In April, the DOL issued FAQs discussing the American Rescue Plan Act (ARPA) COBRA subsidy. The FAQs left many with questions that were not addressed in the DOL’s guidance.
On May 18, 2021, the IRS issued its guidance in Notice 2021-31 and a series of 86 FAQs that solve many of the points left unanswered in the DOL guidance issued earlier this year. In addition, the IRS notice also touches on how the tax credit is calculated.
Areas of Clarification:
- Involuntary termination in connection with ARPA will be the same definition as used in 2009’s American Recovery and Reinvestment Act (the last federal COBRA subsidy) “a severance from employment due to the independent exercise of the authority of the employer to terminate the employment, other than due to the employee’s implicit or explicit request, where the employee was willing and able to continue performing services.” They go on to say, “The determination of whether a termination is involuntary is based on the facts and circumstances. For example, if a termination is designated as voluntary or as a resignation, but the facts and circumstances indicate that the employee was willing and able to continue performing services, so that, absent the voluntary termination, the employer would have terminated the employee’s services, and that the employee had knowledge that the employee would be terminated, the termination is involuntary;”
- The IRS clarified that the ability to enroll under a spouse’s group health plan will disqualify an individual from receiving the COBRA subsidy;
- Disability determination (a second qualifying event) that falls during April 1, 2021 and September 30, 2021 are eligible for the COBRA subsidy as long as the original COBRA event was due to an involuntary termination or a reduction in hours;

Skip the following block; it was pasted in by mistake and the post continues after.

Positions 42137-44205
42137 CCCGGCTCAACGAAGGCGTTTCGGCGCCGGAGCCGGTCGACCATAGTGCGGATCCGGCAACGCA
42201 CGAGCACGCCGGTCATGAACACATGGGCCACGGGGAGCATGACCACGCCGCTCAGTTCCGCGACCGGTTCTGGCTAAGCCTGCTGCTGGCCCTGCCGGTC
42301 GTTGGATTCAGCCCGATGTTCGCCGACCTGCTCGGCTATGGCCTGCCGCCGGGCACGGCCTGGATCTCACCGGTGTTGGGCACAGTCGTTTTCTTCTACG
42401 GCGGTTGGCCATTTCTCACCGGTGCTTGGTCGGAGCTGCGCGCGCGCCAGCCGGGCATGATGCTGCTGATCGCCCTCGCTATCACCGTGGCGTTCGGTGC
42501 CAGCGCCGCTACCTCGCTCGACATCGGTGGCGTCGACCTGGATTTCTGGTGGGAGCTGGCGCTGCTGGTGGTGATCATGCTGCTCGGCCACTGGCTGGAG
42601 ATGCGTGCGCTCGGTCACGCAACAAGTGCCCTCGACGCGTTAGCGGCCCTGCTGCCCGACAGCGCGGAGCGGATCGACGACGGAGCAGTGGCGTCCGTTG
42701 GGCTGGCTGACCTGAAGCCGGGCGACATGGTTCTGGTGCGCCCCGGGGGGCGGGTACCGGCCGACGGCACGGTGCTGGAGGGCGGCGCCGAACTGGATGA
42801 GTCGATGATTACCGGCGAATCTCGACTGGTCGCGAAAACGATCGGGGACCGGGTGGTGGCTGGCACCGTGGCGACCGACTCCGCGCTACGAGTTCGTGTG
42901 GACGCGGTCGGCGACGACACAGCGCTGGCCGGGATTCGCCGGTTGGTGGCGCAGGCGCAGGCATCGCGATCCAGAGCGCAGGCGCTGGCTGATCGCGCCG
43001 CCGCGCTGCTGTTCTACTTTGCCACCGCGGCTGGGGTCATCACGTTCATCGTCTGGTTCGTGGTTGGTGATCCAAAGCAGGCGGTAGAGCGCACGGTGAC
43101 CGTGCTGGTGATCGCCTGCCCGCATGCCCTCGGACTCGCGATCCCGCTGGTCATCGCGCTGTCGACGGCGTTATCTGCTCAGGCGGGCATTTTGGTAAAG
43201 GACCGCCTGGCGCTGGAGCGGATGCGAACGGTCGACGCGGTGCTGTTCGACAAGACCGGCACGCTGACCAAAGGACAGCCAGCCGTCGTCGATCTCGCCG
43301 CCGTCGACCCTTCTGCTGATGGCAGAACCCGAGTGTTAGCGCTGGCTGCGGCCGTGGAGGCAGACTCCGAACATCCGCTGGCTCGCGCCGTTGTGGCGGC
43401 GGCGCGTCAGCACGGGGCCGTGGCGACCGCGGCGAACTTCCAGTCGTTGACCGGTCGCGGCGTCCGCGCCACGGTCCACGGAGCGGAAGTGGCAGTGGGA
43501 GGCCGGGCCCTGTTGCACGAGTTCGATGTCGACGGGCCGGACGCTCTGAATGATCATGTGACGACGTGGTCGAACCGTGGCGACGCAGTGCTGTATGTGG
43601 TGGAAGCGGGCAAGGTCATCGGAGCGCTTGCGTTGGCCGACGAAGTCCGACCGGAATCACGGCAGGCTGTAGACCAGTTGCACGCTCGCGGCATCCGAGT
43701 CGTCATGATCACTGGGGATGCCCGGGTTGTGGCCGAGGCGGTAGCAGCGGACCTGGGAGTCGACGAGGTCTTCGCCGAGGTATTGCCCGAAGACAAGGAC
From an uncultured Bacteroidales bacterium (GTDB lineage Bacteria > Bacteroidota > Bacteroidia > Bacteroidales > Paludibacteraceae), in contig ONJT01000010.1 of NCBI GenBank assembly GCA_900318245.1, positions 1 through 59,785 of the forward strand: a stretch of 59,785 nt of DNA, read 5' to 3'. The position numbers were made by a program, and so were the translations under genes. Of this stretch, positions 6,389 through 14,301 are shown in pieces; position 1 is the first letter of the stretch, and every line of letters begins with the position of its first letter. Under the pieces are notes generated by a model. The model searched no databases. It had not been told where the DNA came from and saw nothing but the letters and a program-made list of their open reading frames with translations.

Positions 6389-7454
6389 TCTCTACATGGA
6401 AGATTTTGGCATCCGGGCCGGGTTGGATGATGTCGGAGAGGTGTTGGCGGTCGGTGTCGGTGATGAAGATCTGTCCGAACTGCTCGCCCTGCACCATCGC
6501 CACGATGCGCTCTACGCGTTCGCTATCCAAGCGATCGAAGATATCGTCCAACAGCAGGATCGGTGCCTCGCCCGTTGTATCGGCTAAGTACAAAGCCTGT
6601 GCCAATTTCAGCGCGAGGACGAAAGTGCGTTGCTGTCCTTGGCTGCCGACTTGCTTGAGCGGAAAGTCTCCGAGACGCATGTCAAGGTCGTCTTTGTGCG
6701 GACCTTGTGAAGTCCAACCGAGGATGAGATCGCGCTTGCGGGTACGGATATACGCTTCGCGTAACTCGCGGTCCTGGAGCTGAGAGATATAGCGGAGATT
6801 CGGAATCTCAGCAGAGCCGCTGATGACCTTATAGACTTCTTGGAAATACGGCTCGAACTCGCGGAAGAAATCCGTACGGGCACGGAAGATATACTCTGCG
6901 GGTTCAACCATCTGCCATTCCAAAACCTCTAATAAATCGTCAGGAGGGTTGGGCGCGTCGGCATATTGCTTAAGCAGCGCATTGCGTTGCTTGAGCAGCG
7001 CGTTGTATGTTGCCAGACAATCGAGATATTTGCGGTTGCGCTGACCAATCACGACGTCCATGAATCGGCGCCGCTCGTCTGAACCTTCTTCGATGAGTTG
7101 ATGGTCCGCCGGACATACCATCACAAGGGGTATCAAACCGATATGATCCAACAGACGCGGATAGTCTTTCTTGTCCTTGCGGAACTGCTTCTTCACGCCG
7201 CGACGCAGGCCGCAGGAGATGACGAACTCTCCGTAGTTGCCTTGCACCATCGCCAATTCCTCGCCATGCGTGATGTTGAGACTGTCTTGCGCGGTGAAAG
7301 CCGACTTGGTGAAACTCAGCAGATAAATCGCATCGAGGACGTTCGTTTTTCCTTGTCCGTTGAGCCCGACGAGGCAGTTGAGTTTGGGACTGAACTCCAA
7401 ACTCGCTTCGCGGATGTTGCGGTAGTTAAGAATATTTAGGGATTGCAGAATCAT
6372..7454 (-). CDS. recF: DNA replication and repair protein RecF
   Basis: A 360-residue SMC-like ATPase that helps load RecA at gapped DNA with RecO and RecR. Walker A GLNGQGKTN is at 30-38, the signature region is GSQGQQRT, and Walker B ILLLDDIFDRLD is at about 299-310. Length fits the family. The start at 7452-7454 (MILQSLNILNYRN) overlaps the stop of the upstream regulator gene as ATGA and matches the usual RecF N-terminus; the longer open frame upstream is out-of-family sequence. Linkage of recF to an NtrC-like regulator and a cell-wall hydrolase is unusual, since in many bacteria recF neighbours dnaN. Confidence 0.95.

- Any reduction in hours that results in a loss of coverage can make someone an assistance eligible individual, regardless of whether the reduction in hours is voluntary or involuntary.
- Employers can claim the premium assistance credit for each calendar quarter as the amount equal to the premiums not being paid by the assistance eligible individuals for COBRA due to ARPA. This is the premium amount charged for COBRA continuation coverage and may include any administrative costs up to 102%. Any amount subsidized by the employer is not included in the premium assistance credit;
- In the case of a group health plan subject to federal COBRA or is self-funded, the plan sponsor maintaining the plan is entitled to the subsidy credit.
Diversified is unable to give tax advice regarding the actual filing for the credit but we can and will assist clients with the reportable amounts based on the members electing the subsidy. Please review IRS Notice 2021-31 Qs 71 through Q 86 for a discussion on how to claim the tax credit. We recommend that clients reach out to their accountants and/or payroll vendor for assistance with obtaining the credit.